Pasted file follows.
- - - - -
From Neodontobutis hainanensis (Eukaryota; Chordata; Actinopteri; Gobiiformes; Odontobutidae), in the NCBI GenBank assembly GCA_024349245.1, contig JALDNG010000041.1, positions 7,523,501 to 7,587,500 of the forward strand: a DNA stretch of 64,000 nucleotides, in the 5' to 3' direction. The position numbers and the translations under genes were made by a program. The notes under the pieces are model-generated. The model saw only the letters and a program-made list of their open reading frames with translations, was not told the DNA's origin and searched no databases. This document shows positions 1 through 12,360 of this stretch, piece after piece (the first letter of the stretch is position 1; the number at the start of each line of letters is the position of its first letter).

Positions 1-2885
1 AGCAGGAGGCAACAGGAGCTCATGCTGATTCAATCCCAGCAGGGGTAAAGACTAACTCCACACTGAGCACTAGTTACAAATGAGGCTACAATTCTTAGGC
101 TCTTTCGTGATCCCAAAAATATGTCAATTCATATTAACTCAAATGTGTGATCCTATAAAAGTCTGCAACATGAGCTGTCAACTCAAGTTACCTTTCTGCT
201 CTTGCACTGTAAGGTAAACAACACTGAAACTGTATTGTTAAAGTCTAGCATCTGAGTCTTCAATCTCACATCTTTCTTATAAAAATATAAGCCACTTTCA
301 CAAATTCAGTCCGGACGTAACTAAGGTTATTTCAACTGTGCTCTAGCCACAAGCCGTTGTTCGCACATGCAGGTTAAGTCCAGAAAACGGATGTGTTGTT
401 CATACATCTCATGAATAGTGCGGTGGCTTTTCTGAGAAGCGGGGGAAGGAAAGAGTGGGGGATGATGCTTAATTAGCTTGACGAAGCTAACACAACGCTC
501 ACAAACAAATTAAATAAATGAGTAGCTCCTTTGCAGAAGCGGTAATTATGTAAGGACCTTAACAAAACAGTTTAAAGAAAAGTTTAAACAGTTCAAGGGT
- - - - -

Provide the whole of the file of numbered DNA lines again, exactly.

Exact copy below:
From Neodontobutis hainanensis (Eukaryota; Chordata; Actinopteri; Gobiiformes; Odontobutidae), in the NCBI GenBank assembly GCA_024349245.1, contig JALDNG010000041.1, positions 7,523,501 to 7,587,500 of the forward strand: a DNA stretch of 64,000 nucleotides, in the 5' to 3' direction. The position numbers and the translations under genes were made by a program. The notes under the pieces are model-generated. The model saw only the letters and a program-made list of their open reading frames with translations, was not told the DNA's origin and searched no databases. This document shows positions 1 through 12,360 of this stretch, piece after piece (the first letter of the stretch is position 1; the number at the start of each line of letters is the position of its first letter).

Positions 1-2885
1 AGCAGGAGGCAACAGGAGCTCATGCTGATTCAATCCCAGCAGGGGTAAAGACTAACTCCACACTGAGCACTAGTTACAAATGAGGCTACAATTCTTAGGC
101 TCTTTCGTGATCCCAAAAATATGTCAATTCATATTAACTCAAATGTGTGATCCTATAAAAGTCTGCAACATGAGCTGTCAACTCAAGTTACCTTTCTGCT
201 CTTGCACTGTAAGGTAAACAACACTGAAACTGTATTGTTAAAGTCTAGCATCTGAGTCTTCAATCTCACATCTTTCTTATAAAAATATAAGCCACTTTCA
301 CAAATTCAGTCCGGACGTAACTAAGGTTATTTCAACTGTGCTCTAGCCACAAGCCGTTGTTCGCACATGCAGGTTAAGTCCAGAAAACGGATGTGTTGTT
401 CATACATCTCATGAATAGTGCGGTGGCTTTTCTGAGAAGCGGGGGAAGGAAAGAGTGGGGGATGATGCTTAATTAGCTTGACGAAGCTAACACAACGCTC
501 ACAAACAAATTAAATAAATGAGTAGCTCCTTTGCAGAAGCGGTAATTATGTAAGGACCTTAACAAAACAGTTTAAAGAAAAGTTTAAACAGTTCAAGGGT